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Few can resist the immediate gratification of a cash-out. “Our parents and grandparents,” says Morgan, “instilled in us the value of preserving the land, our heritage, and not treating it like an entitlement or a cash cow.A great example is my grandmother, the one who said, ‘No one should ever again build a personal house in the interior of the ranch.’ If one could, more would, and that would lead to a degradation of the pristine nature of the property and end up with people putting self-interest above that of the family, the company and the land.” But the family also realized that preservation alone was a doomed strategy. Maybe it’s because we’re an island chain, and prize getting along for survival’s sake, but our ‘ohana knit us together.They form an invisible safety net, cushion us with their values.“We approach all our diversification from the perspective of, ‘We have this parcel of land, what can we do with it to hopefully mālama the ‘āina, make it productive, serve a business purpose and, if possible, help the greater community?’” As for passing on those values to a now widely extended family, the Morgans started a formal program 10 years ago to bring family to the ranch every third year. “We get everybody familiar with the family business so they support it; we help them develop a close emotional relationship with the land; and we help develop relationships between people.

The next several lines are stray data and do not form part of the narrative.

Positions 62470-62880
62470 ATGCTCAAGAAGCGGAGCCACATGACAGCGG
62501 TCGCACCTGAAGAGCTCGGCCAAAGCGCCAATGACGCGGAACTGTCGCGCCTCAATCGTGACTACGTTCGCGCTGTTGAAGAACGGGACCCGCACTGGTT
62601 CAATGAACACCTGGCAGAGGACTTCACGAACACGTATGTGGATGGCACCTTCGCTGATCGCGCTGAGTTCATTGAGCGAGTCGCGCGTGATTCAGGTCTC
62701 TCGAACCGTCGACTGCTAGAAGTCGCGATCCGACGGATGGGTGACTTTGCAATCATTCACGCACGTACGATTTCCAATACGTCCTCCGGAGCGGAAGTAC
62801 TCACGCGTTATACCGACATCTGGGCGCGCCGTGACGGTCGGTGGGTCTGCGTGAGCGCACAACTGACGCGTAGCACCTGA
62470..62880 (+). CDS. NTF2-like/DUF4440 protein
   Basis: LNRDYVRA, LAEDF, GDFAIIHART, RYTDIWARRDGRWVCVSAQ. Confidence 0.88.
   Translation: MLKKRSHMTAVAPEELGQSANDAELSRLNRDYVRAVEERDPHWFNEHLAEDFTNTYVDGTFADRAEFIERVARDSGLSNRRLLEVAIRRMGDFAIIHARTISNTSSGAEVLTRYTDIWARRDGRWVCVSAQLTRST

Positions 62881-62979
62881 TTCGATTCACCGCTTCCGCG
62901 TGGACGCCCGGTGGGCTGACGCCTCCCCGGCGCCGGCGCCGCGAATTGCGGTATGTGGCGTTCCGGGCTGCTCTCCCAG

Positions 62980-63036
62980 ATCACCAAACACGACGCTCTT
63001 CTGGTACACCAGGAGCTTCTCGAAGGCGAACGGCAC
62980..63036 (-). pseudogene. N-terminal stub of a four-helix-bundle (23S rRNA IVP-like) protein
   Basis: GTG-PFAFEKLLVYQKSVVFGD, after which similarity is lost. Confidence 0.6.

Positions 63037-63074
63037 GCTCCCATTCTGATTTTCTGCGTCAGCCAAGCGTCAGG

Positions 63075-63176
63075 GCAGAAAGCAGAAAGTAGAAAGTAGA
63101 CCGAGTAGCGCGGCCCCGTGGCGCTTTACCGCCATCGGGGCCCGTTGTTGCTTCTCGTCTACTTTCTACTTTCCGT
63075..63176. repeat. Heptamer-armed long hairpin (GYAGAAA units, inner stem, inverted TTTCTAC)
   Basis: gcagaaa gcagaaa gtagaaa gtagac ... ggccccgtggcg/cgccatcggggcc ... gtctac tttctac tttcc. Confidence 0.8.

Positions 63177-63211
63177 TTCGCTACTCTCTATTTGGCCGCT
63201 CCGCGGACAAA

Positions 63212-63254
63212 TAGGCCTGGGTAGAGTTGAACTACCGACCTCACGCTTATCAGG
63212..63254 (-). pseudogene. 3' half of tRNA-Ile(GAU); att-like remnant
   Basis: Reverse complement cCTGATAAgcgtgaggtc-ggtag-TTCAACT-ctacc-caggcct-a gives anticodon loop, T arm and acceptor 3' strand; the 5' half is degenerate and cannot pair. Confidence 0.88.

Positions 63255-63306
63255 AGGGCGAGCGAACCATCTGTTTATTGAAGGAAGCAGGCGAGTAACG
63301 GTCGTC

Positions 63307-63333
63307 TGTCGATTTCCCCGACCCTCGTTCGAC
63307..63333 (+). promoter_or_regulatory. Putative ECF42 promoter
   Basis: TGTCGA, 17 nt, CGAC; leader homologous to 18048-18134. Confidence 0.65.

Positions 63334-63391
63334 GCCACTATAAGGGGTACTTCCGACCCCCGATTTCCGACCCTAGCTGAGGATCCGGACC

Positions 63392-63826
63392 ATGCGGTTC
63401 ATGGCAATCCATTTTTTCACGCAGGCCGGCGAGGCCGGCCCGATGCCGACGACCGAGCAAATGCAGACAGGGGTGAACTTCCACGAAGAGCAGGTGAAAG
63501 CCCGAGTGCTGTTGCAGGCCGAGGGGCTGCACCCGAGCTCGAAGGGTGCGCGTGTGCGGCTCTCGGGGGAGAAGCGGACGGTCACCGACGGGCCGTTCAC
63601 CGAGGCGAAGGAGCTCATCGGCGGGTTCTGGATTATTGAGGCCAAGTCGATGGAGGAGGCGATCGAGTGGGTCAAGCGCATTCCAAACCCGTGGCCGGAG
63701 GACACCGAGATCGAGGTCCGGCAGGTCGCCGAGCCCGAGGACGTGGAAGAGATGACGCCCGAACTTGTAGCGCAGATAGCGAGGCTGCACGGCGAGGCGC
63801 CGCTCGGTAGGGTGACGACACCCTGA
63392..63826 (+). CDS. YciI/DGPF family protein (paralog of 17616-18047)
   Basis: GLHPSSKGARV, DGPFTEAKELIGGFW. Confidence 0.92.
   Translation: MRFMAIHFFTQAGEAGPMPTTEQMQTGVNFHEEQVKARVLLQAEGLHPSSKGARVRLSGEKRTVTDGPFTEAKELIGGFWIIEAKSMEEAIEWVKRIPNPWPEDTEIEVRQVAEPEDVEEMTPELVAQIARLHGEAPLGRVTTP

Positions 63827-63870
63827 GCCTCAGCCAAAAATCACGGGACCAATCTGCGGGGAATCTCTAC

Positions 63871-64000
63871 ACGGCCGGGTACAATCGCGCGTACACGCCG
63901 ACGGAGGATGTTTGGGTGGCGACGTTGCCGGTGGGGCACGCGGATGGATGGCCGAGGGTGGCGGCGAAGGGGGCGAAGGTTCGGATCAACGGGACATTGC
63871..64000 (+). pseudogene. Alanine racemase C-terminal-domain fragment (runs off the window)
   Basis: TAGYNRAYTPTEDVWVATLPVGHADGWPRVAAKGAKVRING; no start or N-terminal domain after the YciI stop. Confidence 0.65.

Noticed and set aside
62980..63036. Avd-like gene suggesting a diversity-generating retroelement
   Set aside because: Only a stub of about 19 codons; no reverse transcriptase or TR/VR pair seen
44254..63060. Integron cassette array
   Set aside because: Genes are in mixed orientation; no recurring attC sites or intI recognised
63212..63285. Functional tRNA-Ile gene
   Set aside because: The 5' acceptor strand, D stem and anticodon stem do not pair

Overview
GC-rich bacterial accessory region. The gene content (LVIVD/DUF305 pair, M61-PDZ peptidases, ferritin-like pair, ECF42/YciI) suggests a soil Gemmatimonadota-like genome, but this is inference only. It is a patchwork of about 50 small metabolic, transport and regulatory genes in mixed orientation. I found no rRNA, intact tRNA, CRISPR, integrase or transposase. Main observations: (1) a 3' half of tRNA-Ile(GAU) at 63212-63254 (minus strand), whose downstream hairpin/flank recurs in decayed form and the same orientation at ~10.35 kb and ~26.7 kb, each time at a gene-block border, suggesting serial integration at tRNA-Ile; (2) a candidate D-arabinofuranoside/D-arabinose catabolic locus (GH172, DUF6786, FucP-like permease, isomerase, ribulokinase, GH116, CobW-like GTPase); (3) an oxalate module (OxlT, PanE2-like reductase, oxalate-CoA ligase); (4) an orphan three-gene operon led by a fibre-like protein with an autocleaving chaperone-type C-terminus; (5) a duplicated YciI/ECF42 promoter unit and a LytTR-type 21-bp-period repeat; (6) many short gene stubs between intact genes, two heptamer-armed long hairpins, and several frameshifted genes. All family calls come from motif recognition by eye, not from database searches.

“Each generation has had a tremendous impact on who we are today. Judd started our legacy by buying the ahupua‘a of Kualoa from King Kamehameha III, in 1850.“Funny, but I feel like an artist with a huge ball of clay that you keep working on, this little piece and that little piece, making it a little bit better, and hopefully one day you’ll turn it over to somebody who will make it even better.” —DW Getting the Job Done ook up the late financier Chinn Ho and you’ll find a string of “firsts,” as well as a lifetime of accomplishment and community commitment.The self-made multimillionaire real-estate developer was the grandson of a rice farmer who grew up to become the first person of Chinese ancestry to become president of the Honolulu Stock Exchange.“You learn at a very early time to keep your mouth shut,” he says.He thinks that’s pretty typical of Island sensibilities.
Through it all, the Ho family has remained personally grounded, never known as spotlight seekers.